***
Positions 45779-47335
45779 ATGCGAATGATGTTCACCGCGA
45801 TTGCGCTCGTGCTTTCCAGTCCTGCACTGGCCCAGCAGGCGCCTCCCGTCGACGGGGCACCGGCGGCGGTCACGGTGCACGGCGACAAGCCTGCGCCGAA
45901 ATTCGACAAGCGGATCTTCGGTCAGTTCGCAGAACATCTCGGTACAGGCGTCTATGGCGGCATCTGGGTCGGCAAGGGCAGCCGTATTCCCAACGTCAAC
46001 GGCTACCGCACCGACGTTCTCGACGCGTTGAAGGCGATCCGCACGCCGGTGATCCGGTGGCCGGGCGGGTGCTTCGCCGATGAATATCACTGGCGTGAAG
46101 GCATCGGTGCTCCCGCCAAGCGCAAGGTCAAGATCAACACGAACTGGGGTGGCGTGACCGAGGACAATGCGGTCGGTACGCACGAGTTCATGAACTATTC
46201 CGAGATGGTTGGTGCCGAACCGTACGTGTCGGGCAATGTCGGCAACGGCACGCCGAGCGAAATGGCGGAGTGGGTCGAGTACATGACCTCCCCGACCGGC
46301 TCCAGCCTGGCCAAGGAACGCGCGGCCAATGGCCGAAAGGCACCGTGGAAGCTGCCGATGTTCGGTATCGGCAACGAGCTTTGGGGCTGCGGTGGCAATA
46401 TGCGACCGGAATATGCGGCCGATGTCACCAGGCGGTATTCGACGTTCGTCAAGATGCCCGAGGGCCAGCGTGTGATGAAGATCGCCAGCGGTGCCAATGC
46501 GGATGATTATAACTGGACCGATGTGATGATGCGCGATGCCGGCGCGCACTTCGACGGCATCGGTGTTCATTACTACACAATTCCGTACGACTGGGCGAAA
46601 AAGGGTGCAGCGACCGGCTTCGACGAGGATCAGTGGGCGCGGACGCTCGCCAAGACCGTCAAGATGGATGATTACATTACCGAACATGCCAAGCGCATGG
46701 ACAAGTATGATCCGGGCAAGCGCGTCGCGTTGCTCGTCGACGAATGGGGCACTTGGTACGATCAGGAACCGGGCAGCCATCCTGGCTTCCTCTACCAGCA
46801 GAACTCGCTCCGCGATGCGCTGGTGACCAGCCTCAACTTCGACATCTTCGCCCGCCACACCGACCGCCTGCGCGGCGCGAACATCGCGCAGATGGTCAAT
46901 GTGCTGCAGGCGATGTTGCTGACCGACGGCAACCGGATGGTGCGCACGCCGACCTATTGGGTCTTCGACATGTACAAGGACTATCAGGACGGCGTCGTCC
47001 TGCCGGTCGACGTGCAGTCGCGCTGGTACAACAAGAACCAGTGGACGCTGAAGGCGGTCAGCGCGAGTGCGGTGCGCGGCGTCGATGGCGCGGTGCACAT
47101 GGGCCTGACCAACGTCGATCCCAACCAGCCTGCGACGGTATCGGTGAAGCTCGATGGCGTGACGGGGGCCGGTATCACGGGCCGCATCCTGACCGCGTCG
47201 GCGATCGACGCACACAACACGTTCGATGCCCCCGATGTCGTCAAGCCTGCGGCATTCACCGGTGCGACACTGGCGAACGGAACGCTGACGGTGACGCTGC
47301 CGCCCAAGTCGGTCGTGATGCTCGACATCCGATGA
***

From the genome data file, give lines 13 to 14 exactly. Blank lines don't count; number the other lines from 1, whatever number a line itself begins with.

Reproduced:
46801 GAACTCGCTCCGCGATGCGCTGGTGACCAGCCTCAACTTCGACATCTTCGCCCGCCACACCGACCGCCTGCGCGGCGCGAACATCGCGCAGATGGTCAAT
46901 GTGCTGCAGGCGATGTTGCTGACCGACGGCAACCGGATGGTGCGCACGCCGACCTATTGGGTCTTCGACATGTACAAGGACTATCAGGACGGCGTCGTCC